The bobcat getting used to her new outdoor enclosure after a visit to the vet.
First, thanks so much for the incredible support and donations to our Bobcat Recovery Fund. As you know Chintimini Wildlife Center receives no government funding, so every donation goes a long way.
We were able to use the funds to cover the bobcat’s post surgery follow-up examination. After being hit by a car and suffering from a broken femur, she underwent a very successful surgery by our partners at the OSU Veterinary Teaching Hospital. She has been putting weight on her leg and otherwise acting like a normal feisty bobcat. But before we could move her to an outdoor enclosure in the outback, Jennifer J. Warnock, DVM, PhD wanted to make sure she was healing well enough to make the transition. Continue reading “Bobcat Update: Excellent Follow-Up + Outback Move”
You’re invited to Art is Wild, Chintimini’s Annual Art Show Fundraiser + Auction!
Opening Reception: 7:00pm, May 20, 2016 (silent auction ends 9pm)
Location: CH2M HILL Alumni Center (Address: CH2M HILL Alumni Center, Oregon State University, Corvallis, OR 97331)
Come INTO THE WILD to celebrate and support Chintimini Wildlife Center. It will be a night you won’t forget!
A complimentary drink and delicacies from Forks and Corks will be served and a cash bar will be available.
Meet live education birds and Chintimini volunteers. Enjoy extraordinary wildlife and nature inspired art. Win silent & live auctions as well as raffle prizes. Celebrate the people, wildlife and surroundings of our Willamette Valley.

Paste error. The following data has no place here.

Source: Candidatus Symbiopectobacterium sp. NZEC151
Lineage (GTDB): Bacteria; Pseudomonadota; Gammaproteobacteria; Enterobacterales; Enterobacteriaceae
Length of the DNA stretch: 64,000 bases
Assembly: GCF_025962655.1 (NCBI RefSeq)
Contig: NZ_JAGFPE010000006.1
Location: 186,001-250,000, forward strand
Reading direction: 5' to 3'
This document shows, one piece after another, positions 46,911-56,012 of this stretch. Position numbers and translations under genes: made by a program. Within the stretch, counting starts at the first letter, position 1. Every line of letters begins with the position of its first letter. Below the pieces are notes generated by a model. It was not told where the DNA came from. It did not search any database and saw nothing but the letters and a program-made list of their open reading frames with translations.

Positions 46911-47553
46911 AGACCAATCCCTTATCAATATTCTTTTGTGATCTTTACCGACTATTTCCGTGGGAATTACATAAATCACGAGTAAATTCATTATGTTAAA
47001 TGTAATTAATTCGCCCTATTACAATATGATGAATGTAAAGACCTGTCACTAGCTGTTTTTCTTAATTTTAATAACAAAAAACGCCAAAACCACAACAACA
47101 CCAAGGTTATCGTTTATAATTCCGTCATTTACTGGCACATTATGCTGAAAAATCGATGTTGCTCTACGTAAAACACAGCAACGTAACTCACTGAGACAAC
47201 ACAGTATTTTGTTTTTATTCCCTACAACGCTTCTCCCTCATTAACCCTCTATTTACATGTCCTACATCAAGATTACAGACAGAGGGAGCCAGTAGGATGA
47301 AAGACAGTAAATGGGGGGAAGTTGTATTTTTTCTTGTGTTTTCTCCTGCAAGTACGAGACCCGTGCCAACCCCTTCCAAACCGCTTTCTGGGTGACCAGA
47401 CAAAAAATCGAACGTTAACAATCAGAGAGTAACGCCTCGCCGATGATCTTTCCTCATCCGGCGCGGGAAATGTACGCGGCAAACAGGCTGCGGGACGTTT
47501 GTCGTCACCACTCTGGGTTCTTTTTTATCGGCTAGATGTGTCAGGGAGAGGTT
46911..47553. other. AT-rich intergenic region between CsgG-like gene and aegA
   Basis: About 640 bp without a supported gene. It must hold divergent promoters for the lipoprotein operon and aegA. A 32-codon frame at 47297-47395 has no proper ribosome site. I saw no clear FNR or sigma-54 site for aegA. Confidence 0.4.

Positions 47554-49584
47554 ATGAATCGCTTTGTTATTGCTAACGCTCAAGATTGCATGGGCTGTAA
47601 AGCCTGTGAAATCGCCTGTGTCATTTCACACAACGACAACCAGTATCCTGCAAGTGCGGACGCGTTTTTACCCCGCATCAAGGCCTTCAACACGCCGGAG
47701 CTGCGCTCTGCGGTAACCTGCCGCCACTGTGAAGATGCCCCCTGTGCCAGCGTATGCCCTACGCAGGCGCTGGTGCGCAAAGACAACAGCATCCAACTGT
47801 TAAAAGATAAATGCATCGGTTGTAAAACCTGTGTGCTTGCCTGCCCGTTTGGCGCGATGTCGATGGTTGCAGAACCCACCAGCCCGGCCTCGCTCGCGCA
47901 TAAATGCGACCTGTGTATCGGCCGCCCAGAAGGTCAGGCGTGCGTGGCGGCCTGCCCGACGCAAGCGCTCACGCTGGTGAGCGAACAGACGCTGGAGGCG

It’s National Squirrel Appreciation Day (NSAD) and baby squirrels are one of the best creatures on this planet. They are tiny, cute, and don’t have the upper teeth needed to bite (unlike their adult counterparts). To celebrate all the squirrels in the world, I’m going to tell you a story about just one; one tiny squirrel that stole my heart.
It was summer and in the 90’s. I received a call from our clinic regarding a possible orphaned Western Gray Squirrel which had been seen earlier that morning in downtown Corvallis. Given a general location, I got in my car and went to check it out. It had already been several hours since the last sighting, so I didn’t have high hopes. Wild animals have a habit of wandering off and not staying in the same place for very long. Continue reading “National Squirrel Appreciation Day 2016”
Last year alone, we treated approximately 1,500 patients in our clinic; a new record. It might have been hard to choose, but here are some of our staff and volunteers’ favorites. From eagles to otters, we hope you enjoy these stories from behind the scenes at the Chintimini Wildlife Center as you celebrate the coming of the New Year!
A Patient Owl Never Forget
This November marked my one year of volunteering at Chintimini Wildlife Center’s Rehabilitation Clinic. Every week since I began, there have been multiple “firsts,” which can’t be said for many organizations. Whether it’s the first time seeing a tiny saw whet owl or a bobcat, or the first time waterproofing the murres, each week I come home with another exciting story. It’s difficult to pick my “favorite” patient of 2015, but one specific animal stands out immediately in my mind. Continue reading “Wildlife Stories from 2015”
Over the years, Chintimini Wildlife Center’s Rehabilitation Clinic has admitted enough wildlife patients to be able to predict seasonal trends. For example, during winter migration when coastal weather is rough we expect many grounded grebes. And summertime is always “baby bird season.” Another species we admit in larger than usual numbers during the wintertime, especially this season, is Pine Siskin.